Solar Photovoltaic Open Lectures

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[edit] Solar Photovoltaic Open Lectures

This is a series of five fully annotated Power Point presentations created for the solar energy community to assist in the dissemination of information about solar photovoltaic (PV) cells in 2006. They have been updated by students in MECH820, a graduate engineering course in photovoltaic materials, devices, and systems in 2010. In order to make these presentations more accessible the updates have been transformed to odp, an Open Office format. You can download Open Office for free here.

  • The first presentation "Solar Photovoltaic Physics" Solar1 (ppt), which is the most technical, covers the science behind PV. Solar1.pdf, odp
  • The second presentation "Engineering Photovoltaic Systems I" Solar2 (ppt) is about the basic engineering of photovoltaic systems. Update: Solar2-2010.pdf, odp
  • The third presentation "Engineering Photovoltaic Systems II" Solar3 (ppt) is meant to underscore the flexibility of solar photovoltaic modules to provide clean renewable energy for a number of applications. Update: Solar3-2010.pdf, odp
  • The fourth presentation "Economics of Photovoltaic Systems" Solar4 (ppt) discusses the economic impacts of solar photovoltaic cells – from the cost to install a system to their effects on energy related employment and the national economy. Update: Solar4-2010.pdf, odp Please note that due to the rapid decline in PV costs - this slideshow is out of date and will need to be updated -- current module costs are <$1/W --Joshua 07:15, 26 March 2012 (PDT)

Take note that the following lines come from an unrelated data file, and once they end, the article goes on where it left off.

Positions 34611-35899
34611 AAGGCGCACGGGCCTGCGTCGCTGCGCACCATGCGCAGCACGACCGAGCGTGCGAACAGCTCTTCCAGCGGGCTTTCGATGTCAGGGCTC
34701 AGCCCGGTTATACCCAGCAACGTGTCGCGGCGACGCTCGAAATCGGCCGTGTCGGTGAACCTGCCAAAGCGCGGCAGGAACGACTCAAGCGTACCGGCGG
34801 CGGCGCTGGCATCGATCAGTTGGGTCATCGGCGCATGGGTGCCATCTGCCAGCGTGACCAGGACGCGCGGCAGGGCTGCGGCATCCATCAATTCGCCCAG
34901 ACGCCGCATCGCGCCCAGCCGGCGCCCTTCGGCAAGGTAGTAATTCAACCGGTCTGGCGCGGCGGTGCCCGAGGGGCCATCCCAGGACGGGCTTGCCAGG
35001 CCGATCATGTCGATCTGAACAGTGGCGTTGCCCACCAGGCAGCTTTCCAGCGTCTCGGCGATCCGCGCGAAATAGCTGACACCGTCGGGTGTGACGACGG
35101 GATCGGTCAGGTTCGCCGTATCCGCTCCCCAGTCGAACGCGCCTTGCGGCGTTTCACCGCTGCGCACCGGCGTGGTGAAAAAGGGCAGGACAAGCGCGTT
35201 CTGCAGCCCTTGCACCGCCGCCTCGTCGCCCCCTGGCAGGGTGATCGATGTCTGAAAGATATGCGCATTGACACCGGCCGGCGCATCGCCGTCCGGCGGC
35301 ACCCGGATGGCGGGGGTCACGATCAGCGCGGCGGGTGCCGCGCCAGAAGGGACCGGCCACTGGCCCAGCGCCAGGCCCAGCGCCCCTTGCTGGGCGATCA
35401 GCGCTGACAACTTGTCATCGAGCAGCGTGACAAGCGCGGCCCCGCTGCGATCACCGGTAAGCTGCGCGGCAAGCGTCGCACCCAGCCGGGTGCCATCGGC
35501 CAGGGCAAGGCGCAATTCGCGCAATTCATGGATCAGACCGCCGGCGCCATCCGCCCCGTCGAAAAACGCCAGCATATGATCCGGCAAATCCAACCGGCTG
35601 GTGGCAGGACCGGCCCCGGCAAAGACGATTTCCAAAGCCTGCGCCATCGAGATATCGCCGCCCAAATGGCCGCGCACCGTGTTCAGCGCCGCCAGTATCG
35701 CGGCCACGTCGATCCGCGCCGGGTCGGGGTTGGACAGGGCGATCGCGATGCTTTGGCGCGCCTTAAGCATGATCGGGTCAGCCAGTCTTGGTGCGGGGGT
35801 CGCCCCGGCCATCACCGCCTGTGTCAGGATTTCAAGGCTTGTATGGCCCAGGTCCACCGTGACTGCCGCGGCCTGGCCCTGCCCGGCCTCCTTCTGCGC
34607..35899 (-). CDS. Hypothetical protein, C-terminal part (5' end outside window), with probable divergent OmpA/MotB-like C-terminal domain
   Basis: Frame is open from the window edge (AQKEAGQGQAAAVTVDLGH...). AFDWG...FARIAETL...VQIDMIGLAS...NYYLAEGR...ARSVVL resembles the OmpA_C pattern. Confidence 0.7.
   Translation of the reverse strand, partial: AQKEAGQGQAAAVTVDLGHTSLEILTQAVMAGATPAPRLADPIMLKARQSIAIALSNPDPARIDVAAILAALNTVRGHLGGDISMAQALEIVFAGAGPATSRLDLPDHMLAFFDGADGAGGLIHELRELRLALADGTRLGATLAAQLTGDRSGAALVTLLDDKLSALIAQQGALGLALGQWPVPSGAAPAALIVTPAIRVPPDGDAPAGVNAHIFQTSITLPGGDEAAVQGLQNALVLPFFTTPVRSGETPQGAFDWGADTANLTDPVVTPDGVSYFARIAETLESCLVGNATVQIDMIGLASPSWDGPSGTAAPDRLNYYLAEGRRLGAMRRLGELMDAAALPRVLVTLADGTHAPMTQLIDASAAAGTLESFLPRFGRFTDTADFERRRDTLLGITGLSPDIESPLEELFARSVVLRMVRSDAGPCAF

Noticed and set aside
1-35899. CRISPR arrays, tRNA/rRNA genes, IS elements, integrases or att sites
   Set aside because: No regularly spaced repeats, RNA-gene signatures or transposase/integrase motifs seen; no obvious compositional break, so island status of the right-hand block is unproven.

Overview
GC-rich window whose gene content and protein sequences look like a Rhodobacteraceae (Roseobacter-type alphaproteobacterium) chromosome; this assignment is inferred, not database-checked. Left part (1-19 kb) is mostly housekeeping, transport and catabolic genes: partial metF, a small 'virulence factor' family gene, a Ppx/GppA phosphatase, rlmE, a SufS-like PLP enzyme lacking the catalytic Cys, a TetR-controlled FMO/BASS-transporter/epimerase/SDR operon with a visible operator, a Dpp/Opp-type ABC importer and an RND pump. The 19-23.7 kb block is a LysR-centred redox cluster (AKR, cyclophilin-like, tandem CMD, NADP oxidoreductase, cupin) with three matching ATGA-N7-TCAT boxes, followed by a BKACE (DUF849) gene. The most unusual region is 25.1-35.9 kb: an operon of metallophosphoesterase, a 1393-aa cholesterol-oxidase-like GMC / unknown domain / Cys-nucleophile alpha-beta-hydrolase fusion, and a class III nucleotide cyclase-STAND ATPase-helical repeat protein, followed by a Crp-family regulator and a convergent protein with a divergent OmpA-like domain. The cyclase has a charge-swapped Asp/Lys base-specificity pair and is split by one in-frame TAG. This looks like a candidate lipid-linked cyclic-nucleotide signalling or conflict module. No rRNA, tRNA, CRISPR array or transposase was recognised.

• The fifth presentation "Environmental and Social Impact of Solar Photovoltaics", Solar5 (ppt) covers the environmental impacts of solar photovoltaic cells and compares them to some of the impacts from conventional fossil-fuel derived energy. Update: File:Solar5-2010.ppt, Solar5-2010.pdf, odp

Educators

Please feel free to use all or parts of this presentation for your own classes. College and University professors can use the presentations as they stand or expand on the introductory material covered here. Those teaching high school or grade school can borrow the slides that fit your curriculum and remove those that are too advanced for your students. Please share any corrections, modifications or additions that you make with the solar community as well.--Joshua M. Pearce 08:07, 7 November 2007 (PST)